Rolls-Royce to cut up to 8,000 jobs as aviation crisis bites

Rolls-Royce is preparing to cut up to 8,000 jobs, the biggest single reduction in more than 30 years, after aircraft makers Airbus and Boeing slashed production to cope with plunging demand from airlines struggling to survive a collapse in global air travel.

Senior executives of the UK aero-engine maker have begun work on a restructuring plan that would shrink the 52,000-strong workforce by up to 15 per cent, according to several people inside the company. 

It follows Ryanair’s announcement on Friday that it is preparing to cut 3,000 jobs, or 15 per cent of its 19,000 workforce, and IAG’s plan to slash 12,000 staff at British Airways, or almost 30 per cent of the 42,000 employed.

An announcement on a final figure is not expected before the end of May, when Rolls-Royce has said it will update employees. Discussions have just begun with unions, the sources said, and measures could still be found to mitigate the final number. However, the scale is still likely to be larger than after 9/11 when the group cut 5,000 jobs, two people said.

News of the planned job losses, which are expected to hit the UK civil business hardest, will be a blow to the government that had hoped to preserve employment by offering wage support programmes.

However, these only last until June and the global aerospace industry is now bracing for a sharp and protracted fall in demand after more than a decade of booming orders.

Government restrictions on travel in the battle against the coronavirus pandemic have brought global aviation to a virtual standstill and Airbus and Boeing have both said it will take several years to recover to 2019 levels. The world’s two biggest aircraft makers in recent weeks have slashed production by 35 per cent and 50 per cent, respectively. 

Rolls-Royce, focused on the long-haul segment of aviation that is expected to take the longest to recover, has also had to respond to the collapse in demand, said two people with knowledge of the situation.

Stephen Daintith, finance director, told employees this week that the group expected its civil aerospace business to be a third smaller as a result of the crisis and that job losses could be expected.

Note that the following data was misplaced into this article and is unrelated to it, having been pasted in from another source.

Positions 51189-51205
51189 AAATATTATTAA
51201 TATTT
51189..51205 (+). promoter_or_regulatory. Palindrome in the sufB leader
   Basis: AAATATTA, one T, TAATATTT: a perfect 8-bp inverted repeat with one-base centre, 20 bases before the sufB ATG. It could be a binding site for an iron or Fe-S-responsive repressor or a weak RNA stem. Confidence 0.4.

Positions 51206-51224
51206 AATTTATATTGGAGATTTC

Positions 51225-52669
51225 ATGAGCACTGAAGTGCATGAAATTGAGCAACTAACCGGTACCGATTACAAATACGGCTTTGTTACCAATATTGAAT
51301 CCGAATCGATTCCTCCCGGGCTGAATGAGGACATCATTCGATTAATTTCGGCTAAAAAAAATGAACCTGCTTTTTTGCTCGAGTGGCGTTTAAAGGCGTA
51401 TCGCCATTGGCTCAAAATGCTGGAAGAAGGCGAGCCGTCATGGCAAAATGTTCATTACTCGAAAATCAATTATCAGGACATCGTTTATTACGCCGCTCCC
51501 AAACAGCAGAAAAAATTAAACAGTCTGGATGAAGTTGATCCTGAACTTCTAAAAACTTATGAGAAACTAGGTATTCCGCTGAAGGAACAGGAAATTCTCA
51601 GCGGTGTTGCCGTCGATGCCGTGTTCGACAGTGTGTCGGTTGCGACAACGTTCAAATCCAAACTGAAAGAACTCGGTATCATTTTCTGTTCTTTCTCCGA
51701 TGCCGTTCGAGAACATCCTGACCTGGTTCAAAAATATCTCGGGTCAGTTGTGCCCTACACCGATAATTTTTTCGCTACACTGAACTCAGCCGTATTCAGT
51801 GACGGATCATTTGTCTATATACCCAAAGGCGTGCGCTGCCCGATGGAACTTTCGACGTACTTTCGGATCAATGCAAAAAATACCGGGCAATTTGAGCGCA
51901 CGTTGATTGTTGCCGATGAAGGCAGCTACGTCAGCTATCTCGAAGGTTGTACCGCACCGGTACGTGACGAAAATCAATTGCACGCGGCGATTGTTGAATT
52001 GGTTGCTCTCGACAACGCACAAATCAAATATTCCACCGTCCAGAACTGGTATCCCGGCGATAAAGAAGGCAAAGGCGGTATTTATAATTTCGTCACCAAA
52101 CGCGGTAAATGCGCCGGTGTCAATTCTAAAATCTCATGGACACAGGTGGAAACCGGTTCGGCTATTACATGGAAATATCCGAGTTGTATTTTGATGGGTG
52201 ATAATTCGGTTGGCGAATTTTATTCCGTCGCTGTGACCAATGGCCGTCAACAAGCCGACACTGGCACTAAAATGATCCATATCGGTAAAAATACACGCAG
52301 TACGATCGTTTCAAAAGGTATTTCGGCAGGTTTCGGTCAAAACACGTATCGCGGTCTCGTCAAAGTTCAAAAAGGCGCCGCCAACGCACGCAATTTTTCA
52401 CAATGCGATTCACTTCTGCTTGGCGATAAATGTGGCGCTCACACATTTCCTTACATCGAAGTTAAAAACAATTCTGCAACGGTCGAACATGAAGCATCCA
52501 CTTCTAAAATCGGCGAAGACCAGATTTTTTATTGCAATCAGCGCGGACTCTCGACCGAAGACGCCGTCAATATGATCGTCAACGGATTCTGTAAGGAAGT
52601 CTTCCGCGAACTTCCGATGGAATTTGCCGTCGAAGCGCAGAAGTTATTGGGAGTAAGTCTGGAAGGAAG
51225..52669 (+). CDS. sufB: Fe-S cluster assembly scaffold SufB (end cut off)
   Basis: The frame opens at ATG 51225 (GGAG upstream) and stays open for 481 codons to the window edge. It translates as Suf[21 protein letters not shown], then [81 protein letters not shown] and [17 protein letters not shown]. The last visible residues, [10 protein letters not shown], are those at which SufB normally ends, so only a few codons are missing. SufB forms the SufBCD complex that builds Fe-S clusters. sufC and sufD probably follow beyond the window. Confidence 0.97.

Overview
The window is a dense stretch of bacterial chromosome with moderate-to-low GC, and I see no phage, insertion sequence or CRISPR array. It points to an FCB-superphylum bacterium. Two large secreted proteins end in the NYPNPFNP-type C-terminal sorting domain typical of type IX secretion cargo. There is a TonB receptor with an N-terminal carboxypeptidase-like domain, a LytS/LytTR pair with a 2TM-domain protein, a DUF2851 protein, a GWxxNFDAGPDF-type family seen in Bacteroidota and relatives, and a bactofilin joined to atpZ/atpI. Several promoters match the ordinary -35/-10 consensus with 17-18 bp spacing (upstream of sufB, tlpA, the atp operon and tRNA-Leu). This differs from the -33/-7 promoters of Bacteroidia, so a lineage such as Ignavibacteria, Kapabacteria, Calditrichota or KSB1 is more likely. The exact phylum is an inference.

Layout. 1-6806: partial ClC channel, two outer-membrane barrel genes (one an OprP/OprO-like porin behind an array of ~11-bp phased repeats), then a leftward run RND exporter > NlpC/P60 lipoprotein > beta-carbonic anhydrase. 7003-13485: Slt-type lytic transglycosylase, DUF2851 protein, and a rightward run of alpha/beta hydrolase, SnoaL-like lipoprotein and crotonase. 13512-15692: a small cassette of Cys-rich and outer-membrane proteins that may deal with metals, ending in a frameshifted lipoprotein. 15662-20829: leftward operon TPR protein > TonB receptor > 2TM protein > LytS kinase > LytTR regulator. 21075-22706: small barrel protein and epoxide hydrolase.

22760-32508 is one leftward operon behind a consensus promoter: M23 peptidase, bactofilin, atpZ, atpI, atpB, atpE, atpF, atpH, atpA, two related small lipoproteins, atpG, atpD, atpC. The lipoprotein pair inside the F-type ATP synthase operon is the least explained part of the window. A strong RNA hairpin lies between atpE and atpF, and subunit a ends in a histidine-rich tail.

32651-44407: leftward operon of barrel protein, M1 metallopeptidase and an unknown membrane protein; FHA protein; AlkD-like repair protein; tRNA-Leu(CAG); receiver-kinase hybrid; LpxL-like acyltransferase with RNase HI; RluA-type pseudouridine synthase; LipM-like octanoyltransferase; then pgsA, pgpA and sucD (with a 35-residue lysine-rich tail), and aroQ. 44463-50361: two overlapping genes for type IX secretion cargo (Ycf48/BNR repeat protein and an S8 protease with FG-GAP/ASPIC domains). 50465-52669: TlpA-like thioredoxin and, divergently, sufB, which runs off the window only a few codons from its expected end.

Last month, Rolls-Royce suspended its dividend for the first time in more than 30 years, cut back on capital expenditure and ditched its target to achieve £1bn in free cash flow by the end of this year. The group is also considering cutting research and development investment, and slowing its next-generation engine programme, UltraFan.

“The impact of the Covid-19 pandemic is unprecedented,” the company said. “We have taken swift action to increase our liquidity, dramatically reduce our spending in 2020, and strengthen our resilience in these exceptionally challenging times. But we will need to take further action.”

The vast majority of the job cuts are expected to hit the civil aerospace business, which employs 23,000 people worldwide and accounts for roughly half the group’s 2019 revenue of £15.4bn.

The UK’s 16,000 civil workforce is expected to bear the brunt of the cuts and, in particular, Derby, historic home of the 116-year-old company. About a quarter of the UK civil workforce has already been furloughed. Job losses are also expected in the civil operations in Singapore and Germany, as well as central and support functions.

This will be the latest in a series of restructurings and job loss programmes to have hit Rolls-Royce’s workforce since a string of profit warnings starting in 2013. This year was supposed to have drawn to a close a two-year plan to cut 4,600 support jobs.

In the past, job cuts have focused on managers, support staff and engineering staff. This time however, the cuts will affect the factory floor. “We have got to the point where this has to be done for the viability of the company,” said one person close to the subject.

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